“Events have changed hugely over the last decade or so,” he says. “You could say there used to be a certain element of giving something a go, and an event might only last for a year before closing; some didn’t even get off the ground at all. It was not exactly amateur but there was an element of that. Now there is much more of a professional focus; after all, people want to succeed in life. Whatever they do, they want to be good at it, make money and be a success. Events are no different. But where in the past you might have someone wanting to make a fast buck, now they’re much more in it for the long haul. I think that’s been the big change.”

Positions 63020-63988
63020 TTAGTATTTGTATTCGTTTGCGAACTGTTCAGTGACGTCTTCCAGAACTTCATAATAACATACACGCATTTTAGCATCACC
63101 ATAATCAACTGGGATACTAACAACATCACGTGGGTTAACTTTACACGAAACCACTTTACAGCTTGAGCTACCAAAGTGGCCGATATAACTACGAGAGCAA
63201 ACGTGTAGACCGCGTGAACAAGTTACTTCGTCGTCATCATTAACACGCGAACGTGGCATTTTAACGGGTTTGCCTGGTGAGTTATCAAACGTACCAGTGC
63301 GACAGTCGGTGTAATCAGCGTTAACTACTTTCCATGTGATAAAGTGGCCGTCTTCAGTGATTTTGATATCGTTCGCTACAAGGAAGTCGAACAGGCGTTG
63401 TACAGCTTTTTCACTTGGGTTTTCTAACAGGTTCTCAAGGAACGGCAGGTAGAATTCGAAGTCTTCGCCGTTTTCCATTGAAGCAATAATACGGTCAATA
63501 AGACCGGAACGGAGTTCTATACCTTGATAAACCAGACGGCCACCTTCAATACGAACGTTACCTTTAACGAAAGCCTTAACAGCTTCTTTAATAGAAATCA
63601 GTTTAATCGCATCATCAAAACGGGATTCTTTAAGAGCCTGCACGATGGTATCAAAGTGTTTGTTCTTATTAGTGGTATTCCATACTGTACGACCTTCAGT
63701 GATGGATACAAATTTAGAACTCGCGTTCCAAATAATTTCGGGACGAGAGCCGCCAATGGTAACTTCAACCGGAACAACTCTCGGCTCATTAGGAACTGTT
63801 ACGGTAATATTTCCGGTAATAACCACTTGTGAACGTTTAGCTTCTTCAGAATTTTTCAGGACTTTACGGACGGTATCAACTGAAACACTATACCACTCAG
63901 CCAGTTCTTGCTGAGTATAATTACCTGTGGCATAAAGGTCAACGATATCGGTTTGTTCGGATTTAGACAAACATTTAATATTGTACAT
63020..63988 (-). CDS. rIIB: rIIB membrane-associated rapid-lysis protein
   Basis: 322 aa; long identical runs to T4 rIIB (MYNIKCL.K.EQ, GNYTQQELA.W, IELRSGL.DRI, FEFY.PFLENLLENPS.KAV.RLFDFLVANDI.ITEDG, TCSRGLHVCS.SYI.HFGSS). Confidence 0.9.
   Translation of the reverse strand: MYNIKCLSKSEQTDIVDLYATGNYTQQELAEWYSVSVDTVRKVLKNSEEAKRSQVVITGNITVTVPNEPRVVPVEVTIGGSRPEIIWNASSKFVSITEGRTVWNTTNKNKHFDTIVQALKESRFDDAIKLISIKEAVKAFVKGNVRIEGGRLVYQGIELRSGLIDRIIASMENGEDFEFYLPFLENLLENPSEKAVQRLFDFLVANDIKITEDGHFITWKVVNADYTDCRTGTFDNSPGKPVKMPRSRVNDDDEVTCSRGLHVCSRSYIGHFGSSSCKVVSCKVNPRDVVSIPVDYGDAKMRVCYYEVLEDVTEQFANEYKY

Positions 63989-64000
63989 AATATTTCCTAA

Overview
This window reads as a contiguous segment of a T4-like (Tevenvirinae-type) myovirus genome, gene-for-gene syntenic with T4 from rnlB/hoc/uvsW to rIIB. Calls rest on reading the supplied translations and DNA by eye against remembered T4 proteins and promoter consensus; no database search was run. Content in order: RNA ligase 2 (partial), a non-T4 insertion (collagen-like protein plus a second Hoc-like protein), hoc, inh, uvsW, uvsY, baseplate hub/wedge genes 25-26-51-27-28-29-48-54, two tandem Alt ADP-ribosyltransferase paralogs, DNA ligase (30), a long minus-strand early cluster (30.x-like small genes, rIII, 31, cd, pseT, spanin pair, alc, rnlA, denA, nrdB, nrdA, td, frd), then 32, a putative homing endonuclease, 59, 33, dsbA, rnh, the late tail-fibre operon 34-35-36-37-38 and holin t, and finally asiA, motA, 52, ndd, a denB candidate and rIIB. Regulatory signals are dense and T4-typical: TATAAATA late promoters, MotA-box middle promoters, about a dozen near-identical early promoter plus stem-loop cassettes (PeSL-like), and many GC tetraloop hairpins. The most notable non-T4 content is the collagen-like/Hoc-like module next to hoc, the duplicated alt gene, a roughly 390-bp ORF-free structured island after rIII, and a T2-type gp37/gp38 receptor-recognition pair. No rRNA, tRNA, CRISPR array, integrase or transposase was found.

There’s no getting away from the fact that Tom has himself helped shape many of the rules and regulations that have shaped outdoor events over the years, and has been involved on steering committees that determine the elements and ongoing amendments of what goes into the rulebook. Again he has witnessed a marked shift. He swears by something called the ‘Purple Guide’, which is, as far as he is concerned, the outdoor events bible. It is designed to be a stepby-step guide covering every single conceivable part of putting on an event: from crowd control, to environmental considerations, to licensing, policing, health and safety and much, much more. Now, more than ever, the sheer weight of guidance greatly reduces the chances of an incident causing a massive rethink in how events are planned. That’s not to say all bases have been covered, it’s just a testament to the fact that planning guidelines are now so extensive.